Trou Magrite is a cave site located at Pont-à-Lesse in the Lesse Valley, commune of Dinant, Belgium. It has been known since E. Dupont conducted excavations at the site in 1867 [1]. The most recent fieldwork was done by L. Straus and M. Otte in 1991-92 [2]. Trou Magrite yielded rich lithic assemblages, osseous artifacts, mobiliary art, and numerous faunal remains. Several human re- mains were also recovered and identified as Palaeolithic humans by E. Dupont but have been only partially published thus far. The archaeological record covers a broad time range spanning from the Middle and Upper Palaeolithic to the Mesolithic, Neolithic, and Iron Age. An important Middle Palaeolithic collection is present, probably representing several occupation phases during the Late Pleistocene [2]. Unfortunately, although E. Dupont conducted excavations that can be characterized as modern for that time, the materials from the different so-called “fauna-bearing levels” that he defined in the field were mixed post-excavation [3]. In 2015, we initiated a multidisciplinary re-assessment of the human and faunal collections from Trou Magrite in order to update the inven- tory of human remains already identified, check for the presence of human remains that may have been previously overlooked, and verify their chronocultural context. We revised the already known human collection, conducted a systematic sorting of the faunal material, and combined the use of morphometrics, taphonomy, stable isotopes, dating, and genetic analyses to perform taxonomic and chronocultural identifications. Here we present two previously unidentified Neandertal fossils that we isolated from the Trou Magrite faunal material excavated by E. Dupont in the 19th century. They represent two different individuals: an adult/adolescent, represented by an upper right permanent canine, and a neonate, represented by the diaphysis of a left femur. Whereas no endoge- nous DNA was recovered from the tooth, the palaeogenetic analyses of the neonate femur confirmed its Neandertal status and indicate its sex to be male. We will present the biological characteristics and mitochondrial DNA phylogenetic position of the Trou Magrite Neandertals, in particular with regard to the other Northern European Neandertals. Our project adds Trou Magrite to the list of Belgian sites that have yielded Neandertal fossils and helps to emphasize the importance of the Mosan Basin in Neandertal studies.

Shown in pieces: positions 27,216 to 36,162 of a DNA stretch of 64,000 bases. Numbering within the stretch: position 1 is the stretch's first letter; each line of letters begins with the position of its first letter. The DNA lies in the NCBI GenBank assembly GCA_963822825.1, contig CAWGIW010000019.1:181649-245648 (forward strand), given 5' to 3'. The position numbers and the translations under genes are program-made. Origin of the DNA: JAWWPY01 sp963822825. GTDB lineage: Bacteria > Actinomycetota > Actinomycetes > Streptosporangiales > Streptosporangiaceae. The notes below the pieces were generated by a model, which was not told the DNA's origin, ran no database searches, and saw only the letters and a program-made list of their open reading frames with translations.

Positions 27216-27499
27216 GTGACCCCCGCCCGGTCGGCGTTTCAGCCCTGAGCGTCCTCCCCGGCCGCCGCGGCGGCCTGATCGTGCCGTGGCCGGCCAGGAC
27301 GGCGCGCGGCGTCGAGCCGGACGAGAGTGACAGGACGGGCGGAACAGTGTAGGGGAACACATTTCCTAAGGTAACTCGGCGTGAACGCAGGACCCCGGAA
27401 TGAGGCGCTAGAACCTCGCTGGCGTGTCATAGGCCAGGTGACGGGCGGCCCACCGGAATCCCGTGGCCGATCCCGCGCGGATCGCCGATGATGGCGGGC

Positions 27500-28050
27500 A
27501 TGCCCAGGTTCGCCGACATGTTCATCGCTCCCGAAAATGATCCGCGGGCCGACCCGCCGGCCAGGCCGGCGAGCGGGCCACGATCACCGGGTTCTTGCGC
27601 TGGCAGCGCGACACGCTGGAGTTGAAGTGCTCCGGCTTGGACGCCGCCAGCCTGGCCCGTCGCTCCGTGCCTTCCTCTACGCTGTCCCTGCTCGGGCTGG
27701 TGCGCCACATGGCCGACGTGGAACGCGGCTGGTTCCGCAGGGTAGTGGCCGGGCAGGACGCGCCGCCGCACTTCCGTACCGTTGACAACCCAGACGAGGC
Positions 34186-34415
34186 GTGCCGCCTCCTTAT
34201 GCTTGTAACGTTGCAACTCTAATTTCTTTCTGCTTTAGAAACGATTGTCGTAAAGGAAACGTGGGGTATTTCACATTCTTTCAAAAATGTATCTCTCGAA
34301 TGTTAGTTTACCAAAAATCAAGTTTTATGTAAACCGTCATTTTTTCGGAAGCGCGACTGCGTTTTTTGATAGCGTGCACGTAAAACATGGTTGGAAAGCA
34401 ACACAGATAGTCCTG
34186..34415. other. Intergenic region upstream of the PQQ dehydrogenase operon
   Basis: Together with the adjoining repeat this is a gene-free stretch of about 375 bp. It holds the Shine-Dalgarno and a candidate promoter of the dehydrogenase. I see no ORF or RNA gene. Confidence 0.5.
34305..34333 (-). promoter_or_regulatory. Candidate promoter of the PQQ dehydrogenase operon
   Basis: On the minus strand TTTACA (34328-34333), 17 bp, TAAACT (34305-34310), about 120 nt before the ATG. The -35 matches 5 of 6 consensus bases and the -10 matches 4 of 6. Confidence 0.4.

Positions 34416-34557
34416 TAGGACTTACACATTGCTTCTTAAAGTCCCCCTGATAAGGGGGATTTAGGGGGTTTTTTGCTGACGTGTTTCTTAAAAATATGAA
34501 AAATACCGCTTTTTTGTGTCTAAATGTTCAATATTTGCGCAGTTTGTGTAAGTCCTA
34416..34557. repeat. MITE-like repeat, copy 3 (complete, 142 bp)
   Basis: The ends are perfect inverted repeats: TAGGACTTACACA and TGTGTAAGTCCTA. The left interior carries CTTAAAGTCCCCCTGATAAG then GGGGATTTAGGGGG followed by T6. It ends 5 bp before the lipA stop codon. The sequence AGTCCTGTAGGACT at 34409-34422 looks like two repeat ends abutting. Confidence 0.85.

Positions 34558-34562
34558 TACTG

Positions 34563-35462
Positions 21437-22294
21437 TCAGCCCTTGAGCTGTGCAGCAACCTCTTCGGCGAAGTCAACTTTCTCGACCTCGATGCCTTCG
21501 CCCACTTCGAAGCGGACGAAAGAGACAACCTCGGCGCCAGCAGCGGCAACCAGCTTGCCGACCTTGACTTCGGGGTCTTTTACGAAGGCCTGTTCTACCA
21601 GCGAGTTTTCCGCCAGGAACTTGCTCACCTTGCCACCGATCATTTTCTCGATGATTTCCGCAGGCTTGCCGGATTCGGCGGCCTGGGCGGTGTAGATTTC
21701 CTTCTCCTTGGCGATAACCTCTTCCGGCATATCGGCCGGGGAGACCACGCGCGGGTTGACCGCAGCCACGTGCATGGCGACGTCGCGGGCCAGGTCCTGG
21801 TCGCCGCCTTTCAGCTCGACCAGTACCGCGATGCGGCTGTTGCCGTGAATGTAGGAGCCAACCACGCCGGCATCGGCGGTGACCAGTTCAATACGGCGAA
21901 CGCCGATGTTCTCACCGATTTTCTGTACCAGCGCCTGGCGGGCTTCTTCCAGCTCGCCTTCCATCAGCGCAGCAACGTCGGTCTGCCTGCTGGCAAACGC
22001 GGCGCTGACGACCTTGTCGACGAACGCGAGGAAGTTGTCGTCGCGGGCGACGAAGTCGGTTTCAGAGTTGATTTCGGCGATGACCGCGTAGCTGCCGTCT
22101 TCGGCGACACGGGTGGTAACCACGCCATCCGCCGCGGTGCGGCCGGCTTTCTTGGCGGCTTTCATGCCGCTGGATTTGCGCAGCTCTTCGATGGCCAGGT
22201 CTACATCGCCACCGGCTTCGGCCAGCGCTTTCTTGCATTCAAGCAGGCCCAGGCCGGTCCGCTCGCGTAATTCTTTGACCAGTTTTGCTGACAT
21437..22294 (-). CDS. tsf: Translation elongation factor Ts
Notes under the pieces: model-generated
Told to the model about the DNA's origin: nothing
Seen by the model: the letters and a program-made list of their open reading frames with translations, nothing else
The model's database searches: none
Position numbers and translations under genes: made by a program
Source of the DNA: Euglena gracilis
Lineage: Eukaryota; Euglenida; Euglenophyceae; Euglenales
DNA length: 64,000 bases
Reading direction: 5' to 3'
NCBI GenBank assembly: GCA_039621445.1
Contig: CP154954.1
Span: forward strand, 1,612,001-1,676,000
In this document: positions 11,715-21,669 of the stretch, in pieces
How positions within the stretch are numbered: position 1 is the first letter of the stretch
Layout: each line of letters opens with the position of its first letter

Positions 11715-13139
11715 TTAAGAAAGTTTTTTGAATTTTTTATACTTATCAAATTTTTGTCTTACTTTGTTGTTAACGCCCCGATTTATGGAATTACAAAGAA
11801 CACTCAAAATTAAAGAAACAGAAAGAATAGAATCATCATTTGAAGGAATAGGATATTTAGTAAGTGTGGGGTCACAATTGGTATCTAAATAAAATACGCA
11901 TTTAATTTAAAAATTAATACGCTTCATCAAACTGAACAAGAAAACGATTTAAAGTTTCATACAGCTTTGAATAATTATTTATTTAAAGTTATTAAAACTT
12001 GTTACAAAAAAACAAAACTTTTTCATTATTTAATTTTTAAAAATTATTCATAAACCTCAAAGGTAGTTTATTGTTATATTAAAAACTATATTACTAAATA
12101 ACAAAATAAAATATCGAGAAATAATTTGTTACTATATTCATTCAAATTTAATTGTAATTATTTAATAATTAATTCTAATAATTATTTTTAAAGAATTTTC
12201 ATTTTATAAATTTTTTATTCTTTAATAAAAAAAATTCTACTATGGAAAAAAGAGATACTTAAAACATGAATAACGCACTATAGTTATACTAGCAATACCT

Located in Library / RBINS Staff Publications 2019
Inproceedings Reference When diet became diverse: Isotopic tracking of subsistence strategies among Gravettian hunters in Europe